Tanks on the move in weapons saga

The saga continues to unfold concerning the T-72 tanks that arrived in February after 4 months in the hands of Somali pirates.


With the whole world convinced that Kenya was helping the government of Southern Sudan bust a United Nations arms embargo, the Kenya Army laid claim to the weapons. Top military commanders said that the tanks were part of an arms acquisition programme and that Kenyan crews had even been trained in use of the tanks.

Most analysts knew that it was only a matter of time before the tanks began the journey to their real destination: Southern Sudan. The predictions seem to have come true, with reports that a column of tanks has been seen in the northern Rift Valley province in the past week. This is where the highway to Sudan passes through.

Defence spokesman Bogita Ongeri, however denies claims that the tanks were heading to Southern Sudan. Instead, Bogita said that the tanks were being transported to participate in “military exercises” in the northern Rift Valley districts.

What makes the events interesting is a visit to Kenya by a top official of the Southern Sudan administration at around the same time. Rumours indicate that the Sudanese official had arrived to “inspect” the tanks. The Kenyan government, of course, denied the claims.

Despite repeated statements by the government, most people in Kenya are convinced that the tanks belong to Southern Sudan. Kenya traditionally sources its weapons from Western countries and shifting to Russian weaponry would signify a major shift in military strategy.

A ship carrying the 33 tanks was hijacked by Somali pirates in September 2008. If it wasn’t for the pirates, its highly likely that the weapons would have been in Sudan by now. After all, it was not the first time that Russian built tanks had been delivered to Mombasa in preceding months. The previous consignments were secretly shipped to Southern Sudan.

The ship, the MV Faina, was finally released in February 2009 after its owners paid millions of dollars as ransom to the Somali pirates holding it. The ship’s captain died during the 4 month captivity.


4 Responses

  1. Not so sure those tanks are not Kenyan. Remember when the UK lost the bid to supply landrovers to Japan’s toyota landcruisers? and navy ships to Spain. and their violent anti-Kibaki reaction calling our navy the Spanish armada?

    Well, check out this article:
    and the comment:
    Submitted by somoinaa
    Posted March 15, 2009 08:54 AM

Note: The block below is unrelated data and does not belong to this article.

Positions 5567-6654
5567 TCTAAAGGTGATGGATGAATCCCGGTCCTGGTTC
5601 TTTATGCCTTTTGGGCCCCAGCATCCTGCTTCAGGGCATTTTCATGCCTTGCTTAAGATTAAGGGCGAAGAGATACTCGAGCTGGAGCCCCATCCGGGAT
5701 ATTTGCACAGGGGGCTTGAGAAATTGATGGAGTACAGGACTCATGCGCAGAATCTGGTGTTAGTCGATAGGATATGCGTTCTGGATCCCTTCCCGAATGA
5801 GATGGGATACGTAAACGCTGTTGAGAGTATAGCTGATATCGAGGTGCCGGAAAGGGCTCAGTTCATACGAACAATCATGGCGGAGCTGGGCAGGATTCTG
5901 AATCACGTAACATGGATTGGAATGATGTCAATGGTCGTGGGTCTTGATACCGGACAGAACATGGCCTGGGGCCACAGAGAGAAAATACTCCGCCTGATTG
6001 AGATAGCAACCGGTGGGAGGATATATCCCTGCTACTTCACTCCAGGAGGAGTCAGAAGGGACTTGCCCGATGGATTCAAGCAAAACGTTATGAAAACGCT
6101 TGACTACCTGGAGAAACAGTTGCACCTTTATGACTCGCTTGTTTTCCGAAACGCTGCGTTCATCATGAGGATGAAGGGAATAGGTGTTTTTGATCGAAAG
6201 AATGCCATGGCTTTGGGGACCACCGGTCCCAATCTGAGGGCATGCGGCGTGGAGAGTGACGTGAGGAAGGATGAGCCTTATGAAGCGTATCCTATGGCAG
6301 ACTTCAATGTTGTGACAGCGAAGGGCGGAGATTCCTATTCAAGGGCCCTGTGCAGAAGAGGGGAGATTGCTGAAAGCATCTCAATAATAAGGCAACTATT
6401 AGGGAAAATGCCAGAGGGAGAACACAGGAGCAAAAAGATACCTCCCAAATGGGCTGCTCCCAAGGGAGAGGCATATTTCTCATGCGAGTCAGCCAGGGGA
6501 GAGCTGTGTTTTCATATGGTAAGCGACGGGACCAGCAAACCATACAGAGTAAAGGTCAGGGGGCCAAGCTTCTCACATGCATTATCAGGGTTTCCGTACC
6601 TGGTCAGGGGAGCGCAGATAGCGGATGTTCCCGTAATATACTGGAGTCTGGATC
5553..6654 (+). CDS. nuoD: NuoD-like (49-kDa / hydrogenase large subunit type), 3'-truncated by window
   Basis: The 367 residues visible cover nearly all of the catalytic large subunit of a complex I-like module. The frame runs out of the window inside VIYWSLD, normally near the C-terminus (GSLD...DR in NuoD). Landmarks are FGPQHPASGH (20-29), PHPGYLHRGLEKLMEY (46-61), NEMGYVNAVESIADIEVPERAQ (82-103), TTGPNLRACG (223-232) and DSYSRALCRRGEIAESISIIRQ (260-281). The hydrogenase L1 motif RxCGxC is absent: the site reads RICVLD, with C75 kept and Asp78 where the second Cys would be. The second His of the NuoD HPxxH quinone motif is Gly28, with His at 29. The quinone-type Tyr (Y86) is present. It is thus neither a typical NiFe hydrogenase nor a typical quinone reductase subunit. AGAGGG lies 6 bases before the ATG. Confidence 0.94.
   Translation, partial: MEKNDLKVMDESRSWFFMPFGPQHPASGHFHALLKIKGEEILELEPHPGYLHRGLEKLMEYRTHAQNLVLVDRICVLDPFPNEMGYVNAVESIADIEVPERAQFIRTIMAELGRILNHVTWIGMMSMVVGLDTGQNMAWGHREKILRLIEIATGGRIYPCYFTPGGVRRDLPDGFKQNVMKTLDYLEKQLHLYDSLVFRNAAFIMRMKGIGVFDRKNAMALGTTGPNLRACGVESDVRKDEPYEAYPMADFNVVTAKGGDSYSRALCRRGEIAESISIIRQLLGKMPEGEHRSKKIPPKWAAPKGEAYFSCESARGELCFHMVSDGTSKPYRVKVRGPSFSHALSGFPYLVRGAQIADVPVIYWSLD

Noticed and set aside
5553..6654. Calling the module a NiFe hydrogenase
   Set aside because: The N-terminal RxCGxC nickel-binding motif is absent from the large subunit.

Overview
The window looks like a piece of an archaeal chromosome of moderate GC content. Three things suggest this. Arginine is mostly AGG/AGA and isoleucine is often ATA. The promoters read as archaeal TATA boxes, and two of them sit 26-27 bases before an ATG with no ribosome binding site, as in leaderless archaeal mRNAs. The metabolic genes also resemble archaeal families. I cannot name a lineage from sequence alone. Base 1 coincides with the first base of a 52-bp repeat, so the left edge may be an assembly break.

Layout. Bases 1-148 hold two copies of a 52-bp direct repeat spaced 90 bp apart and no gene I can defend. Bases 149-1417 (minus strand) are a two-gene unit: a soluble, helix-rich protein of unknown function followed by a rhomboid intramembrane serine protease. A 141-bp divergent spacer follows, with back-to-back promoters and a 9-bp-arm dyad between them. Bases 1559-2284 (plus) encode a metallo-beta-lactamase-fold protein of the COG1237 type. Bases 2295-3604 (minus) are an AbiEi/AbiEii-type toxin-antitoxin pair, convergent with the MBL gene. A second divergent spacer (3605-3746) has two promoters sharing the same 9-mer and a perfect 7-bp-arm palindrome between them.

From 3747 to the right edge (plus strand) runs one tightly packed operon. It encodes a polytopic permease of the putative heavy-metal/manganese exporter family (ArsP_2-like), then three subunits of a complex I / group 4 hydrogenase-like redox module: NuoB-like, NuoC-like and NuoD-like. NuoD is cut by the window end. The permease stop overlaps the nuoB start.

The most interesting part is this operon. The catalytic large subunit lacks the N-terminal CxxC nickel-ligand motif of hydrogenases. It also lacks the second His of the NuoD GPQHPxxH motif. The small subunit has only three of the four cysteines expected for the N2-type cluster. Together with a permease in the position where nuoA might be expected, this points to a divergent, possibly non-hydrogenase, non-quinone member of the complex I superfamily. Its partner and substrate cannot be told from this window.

Persons in our Military will attest this presence of oil in Northern Kenya from personal knowledge of the evidence. And our War Games have components for include full-scale defensive operations in the north from invasion by Ethiopia, Sudan, and Somalia. Because African Wars are proxy-resources conflicts, to exploit the Northern Resources demand a capacity to defending them – and hence the recent aggressive build-up of our Armoured Division, our Anti-tank Air Calvary capacity and robust Ground Support Air-wing, and strategic Combat interceptor Aircraft. Does the T-72 saga clarify now? Shut up and let us do our thing for you civilians!!

  2. How is it possible for this rag newspaper to make such statements you do with such conviction? That “most people in kenya believe the tanks are meant for Southern Sudan””? that “a senior Southern Sudan Military type was in the country to inspect their tanks”. Are you not to quote a name and designation of your sources? This is what defines your paper in terms that are contemptous and discredit your content and intentions. All you need to do is make some little effort to authenticate your stories, seek clarifications and do some minor research, and your paper would then be worthy a read.
    Tom ole Nkarei, Major, kenya Army

  3. Any proof that these tanks have actually crossed the border?
    If so then provide the necessary evidence for people to believe your content and to take you seriously in future. How many were the tanks that were seen, when and where did they cross the border?

  4. The tanks seen near Eldoret where the older Vickers Mk3 that Kenya has used since 1979. They were not T-72s, so this whole “news” piece is wrong.

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